Dave Lowry juxtaposes his singular experience as an adept student of kenjutsu (the art of swordsmanship) under a Japanese teacher in St. Louis with a riveting account of the samurai tradition in Japan. Intertwining tales of the masters with reflections on his own apprenticeship in the samurai's arts, he reveals in their time-honored methods a way of life with profound relevance to modern times. The result is a fascinating, singular autobiography. Lowry captures the sense of wonder and mystery that makes martial arts compelling to so many practitioners. Even those who do not practice martial arts will delight in this unusual coming-of-age story.
The famous Samurai, Miyamoto Musashi, originally wrote the work in 1645. Musashi, the Sword Saint, as he is known in Japan, killed his first man in a duel when he was only thirteen. He went on to fight in over sixty duels and never once lost.
In "The Book of Five Rings," Musashi recorded his secrets to success which are applicable to martial arts and any modern situation involving confrontation. Until "The Book of Five Rings," the many translations of his original work are written from an academic standpoint because the authors have little with the sword or martial arts.
D.E. Tarver brings a lifetime of experience in sword training, martial arts and business to this version, and the result is a highly motivating and easy to understand book. If you are serious about winning in any area of your life, "The Book of Five Rings" is the definitive guide to victory.
• How mastering these specific movement sequences known as katas provides a way to deepen one’s martial arts practice spiritually
• Explores the psychological and social importance of the katas in martial arts and Japanese society, including their role in seppuku (ritual suicide)
• Includes many examples from the lives of famous masters, from the legendary samurai Miyamoto Musashi to 20th-century poet Yukio Mishima
An essential part of the martial arts of Japan, such as sumo and karate, the katas are specific sequences of movement that originated during Sakoku, Japan’s period of closure to the outside world from 1633 until 1853. The dedication-to-perfection philosophy of the katas, ubiquitous in Japanese society, is vital to understanding the spiritual aspects of their martial arts as well as other traditional Japanese arts, such as flower arranging, chadō (tea ceremonies), and kabuki theater.
With examples from the lives of famous masters, from legendary samurai Miyamoto Musashi to 20th-century poet Yukio Mishima, this book explores the psychological and social importance of the katas, including their role in seppuku (ritual suicide), the student-master relationship, and gyo (the point at which the practitioner breaks the mold of the kata and begins to embody it). Looking at their origins in the warrior class and how this pursuit of perfection is ultimately a way to accept the power of death, the author explains how performing the katas transmits ancient knowledge much deeper than just technical movements, providing a way to deepen one’s martial arts practice spiritually.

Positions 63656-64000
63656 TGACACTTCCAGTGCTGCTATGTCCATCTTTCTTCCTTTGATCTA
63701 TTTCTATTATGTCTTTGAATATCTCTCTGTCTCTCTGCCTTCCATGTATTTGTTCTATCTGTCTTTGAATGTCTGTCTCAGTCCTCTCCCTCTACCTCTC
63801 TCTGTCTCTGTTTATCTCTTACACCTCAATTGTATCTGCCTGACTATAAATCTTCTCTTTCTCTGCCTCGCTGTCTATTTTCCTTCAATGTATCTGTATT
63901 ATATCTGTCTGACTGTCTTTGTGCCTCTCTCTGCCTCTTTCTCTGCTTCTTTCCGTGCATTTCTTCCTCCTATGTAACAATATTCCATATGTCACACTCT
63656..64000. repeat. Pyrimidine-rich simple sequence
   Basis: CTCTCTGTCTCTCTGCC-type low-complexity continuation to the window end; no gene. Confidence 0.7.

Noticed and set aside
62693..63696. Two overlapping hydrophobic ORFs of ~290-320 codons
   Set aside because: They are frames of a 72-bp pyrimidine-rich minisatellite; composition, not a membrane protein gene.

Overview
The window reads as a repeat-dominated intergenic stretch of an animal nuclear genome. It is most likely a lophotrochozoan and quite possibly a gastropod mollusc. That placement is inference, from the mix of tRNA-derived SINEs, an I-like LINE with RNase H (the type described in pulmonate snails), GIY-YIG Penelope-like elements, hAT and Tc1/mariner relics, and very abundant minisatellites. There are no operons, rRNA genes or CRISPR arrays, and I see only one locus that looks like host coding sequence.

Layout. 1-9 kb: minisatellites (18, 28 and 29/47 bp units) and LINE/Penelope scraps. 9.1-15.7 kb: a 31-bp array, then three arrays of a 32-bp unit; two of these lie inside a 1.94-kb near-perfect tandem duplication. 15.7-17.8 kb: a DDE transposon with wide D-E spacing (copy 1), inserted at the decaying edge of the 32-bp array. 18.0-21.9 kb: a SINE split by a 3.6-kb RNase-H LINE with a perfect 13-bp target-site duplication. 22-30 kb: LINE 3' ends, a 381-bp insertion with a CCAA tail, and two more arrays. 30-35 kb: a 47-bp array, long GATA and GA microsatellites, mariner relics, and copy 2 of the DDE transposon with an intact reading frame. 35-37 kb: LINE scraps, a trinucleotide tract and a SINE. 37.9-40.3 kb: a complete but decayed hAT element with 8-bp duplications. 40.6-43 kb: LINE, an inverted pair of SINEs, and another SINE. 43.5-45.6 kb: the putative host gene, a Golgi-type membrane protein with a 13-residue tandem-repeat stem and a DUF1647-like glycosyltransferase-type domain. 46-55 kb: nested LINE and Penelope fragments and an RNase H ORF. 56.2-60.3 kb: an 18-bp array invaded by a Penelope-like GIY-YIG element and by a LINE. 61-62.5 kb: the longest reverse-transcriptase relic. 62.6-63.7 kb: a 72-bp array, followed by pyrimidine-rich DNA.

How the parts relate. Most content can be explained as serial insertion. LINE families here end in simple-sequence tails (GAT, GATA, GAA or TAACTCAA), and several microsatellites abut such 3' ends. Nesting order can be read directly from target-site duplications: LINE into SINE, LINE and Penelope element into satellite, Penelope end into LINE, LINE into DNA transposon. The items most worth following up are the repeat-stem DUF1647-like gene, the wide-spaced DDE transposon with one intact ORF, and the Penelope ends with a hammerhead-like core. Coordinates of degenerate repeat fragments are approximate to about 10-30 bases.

From the Hardcover edition.
The Japanese martial tradition of Budo, for instance, was influenced by the three philosophical traditions of Shinto, Confucianism, and Zen Buddhism, and these philosophies are still taught in Japanese martial arts schools all across the world. As Damon Young explains in his chapter, the Japanese martial arts customs of courtesy are derived from Shinto purity, Confucian virtues, and the loving brutality of Zen.
In his interview with Bodidharma (included in the book), Graham Priest brings out aspects of Buddhist philosophy behind Shaolin Kung-Fu—how fighting monks are seeking Buddhahood, not brawls.
But as Scott Farrell’s chapter reveals, Eastern martial arts have no monopoly on philosophical traditions. Western chivalry is an education in and living revival of Aristotelian ethical theories. The Western martial art of fencing is explored by Nick Michaud, who looks at the morality of selfishness in fencing, and Christopher Lawrence and Jeremy Moss, who try to pin down what makes fencing unique: is it the sword, the techniques, the footwork, the aristocratic aura, or something else?
Jack Fuller argues that his training in Karate was an education in Stoicism. Travis Taylor and Sasha Cooper reveal the utilitarian thinking behind Jigoro Kano’s Judo. Kevin Krein maintains that the martial arts are a reply to the existentialist’s anxiety about the meaninglessness of life. Patricia Peterson examines Karate’s contribution to feminism, and Scott Beattie analyzes the role of space in the martial arts school.
Joe Lynch pits the Western ideas of Plato against the Eastern ideas of the Shaolin monks. Bronwyn Finnigan and Koji Tanaka uncover the meaning of human action as it appears in Kendo. Rick Schubert explains the meaning of mastery in the fighting arts.
Moving to ethical issues, Tamara Kohn discovers what we owe to others in Aikido. Chris Mortensen questions whether his own Buddhist pacifism is compatible with being a martial artist. In different ways, Gillian Russell and John Haffner and Jason Vogel assess the ways in which martial arts can morally compromise us.
How can the sweaty and the brutal be exquisitely beautiful? Judy Saltzman looks into the curious charm of fighting and forms, with help from Friedrich Nietzsche.